Today at the monthly meeting of all the speech pathologists in my school district the Alternative Dispute Resolution (ADR) specialist for our district came to give us information about the process. Basically, the ADR process kicks in whenever an IEP team and a student’s parents have come to a standstill and cannot agree on some aspect of the IEP. Then the ADR team reviews all the information and meets with the parents to try to resolve any issues. Not every district has this type of a process and those that do probably have different methods so I won’t go into detail but the topic made me think of how to avoid the need for an ADR in the first place!
In my career, I have been involved in many IEP meetings with the vast majority being very positive and constructive. I think there are a few keys to setting the stage for positive IEPs where both parents and educators feel like equal members of the team.
- Remember you are all on the same team – opinions and ideas may differ but everyone’s goal should be what is best for the student, do not get caught up in personal agendas
- Maintain open communication about the student all year long – springing surprises on teachers or parents about a student’s progress or possible changes is never a good idea
- Remain open to ideas and solutions – both sides need to maintain an open mind and be flexible, one of the best thing about having multiple IEP team members (including parents) is that they can all bring their own knowledge of the child to the table to help come up with the best plan
- Solicit input on possible IEP goals prior to the meeting – educators and parents can both provide ideas for areas of priority or concern so that the most important areas are sure to be addressed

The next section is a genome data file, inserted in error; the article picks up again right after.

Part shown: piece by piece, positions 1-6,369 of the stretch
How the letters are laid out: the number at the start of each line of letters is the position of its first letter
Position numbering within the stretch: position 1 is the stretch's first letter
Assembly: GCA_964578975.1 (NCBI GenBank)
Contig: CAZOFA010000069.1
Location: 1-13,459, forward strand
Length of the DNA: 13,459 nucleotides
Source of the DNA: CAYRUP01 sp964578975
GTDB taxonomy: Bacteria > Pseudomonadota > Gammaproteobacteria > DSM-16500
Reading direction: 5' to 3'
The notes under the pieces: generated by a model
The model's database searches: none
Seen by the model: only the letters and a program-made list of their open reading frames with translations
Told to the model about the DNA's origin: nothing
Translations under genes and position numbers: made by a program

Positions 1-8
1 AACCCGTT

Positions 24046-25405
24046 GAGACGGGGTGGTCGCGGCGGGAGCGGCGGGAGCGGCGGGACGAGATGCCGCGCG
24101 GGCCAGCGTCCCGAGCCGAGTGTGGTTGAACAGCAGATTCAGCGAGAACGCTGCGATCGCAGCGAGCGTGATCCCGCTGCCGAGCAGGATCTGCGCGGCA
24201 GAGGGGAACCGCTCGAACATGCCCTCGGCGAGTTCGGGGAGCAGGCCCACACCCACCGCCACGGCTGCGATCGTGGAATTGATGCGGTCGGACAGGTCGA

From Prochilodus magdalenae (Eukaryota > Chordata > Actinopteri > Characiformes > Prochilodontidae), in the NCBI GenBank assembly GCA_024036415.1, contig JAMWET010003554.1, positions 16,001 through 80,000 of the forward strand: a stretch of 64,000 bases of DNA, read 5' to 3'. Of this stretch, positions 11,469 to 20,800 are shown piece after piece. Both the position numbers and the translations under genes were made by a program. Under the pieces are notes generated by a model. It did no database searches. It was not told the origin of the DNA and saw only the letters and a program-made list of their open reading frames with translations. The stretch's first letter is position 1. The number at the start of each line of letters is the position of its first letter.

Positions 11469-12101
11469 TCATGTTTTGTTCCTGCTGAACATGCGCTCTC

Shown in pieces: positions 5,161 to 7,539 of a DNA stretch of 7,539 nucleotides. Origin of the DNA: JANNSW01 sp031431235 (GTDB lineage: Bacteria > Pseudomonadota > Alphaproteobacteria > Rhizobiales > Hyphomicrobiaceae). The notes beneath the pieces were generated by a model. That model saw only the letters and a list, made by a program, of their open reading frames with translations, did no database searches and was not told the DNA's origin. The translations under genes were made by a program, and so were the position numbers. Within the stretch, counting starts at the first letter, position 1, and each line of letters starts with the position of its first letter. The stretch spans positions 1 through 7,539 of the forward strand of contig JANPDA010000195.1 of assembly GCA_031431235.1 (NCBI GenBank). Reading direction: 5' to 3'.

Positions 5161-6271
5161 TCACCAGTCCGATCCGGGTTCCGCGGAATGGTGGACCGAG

- Educators provide reports to parents ahead of the meeting and parents take the time to review reports prior to the meeting – this allows for parents to identify questions they may have and soak in some of the information instead of having oodles of jargon and numbers thrown at them in the meeting
- Do not wait until the annual or triennial IEP date to address problems (or positives!) – if something is not working do not wait months and months to address it; in the same vein if things are going really well don’t wait until the next IEP date, meet again to make new goals or make changes (and celebrate!)
Unfortunately, these ideas are often much easier to say than do. As educators, we have to walk a fine line between what our compliance departments require (shouldn’t be the case but that’s how things are in public education these days) and what we might do outside the constraints of public education. Despite that I feel that it is a very realistic expectation to have the IEP process be a positive experience for both educators and parents if both sides work together as a TEAM!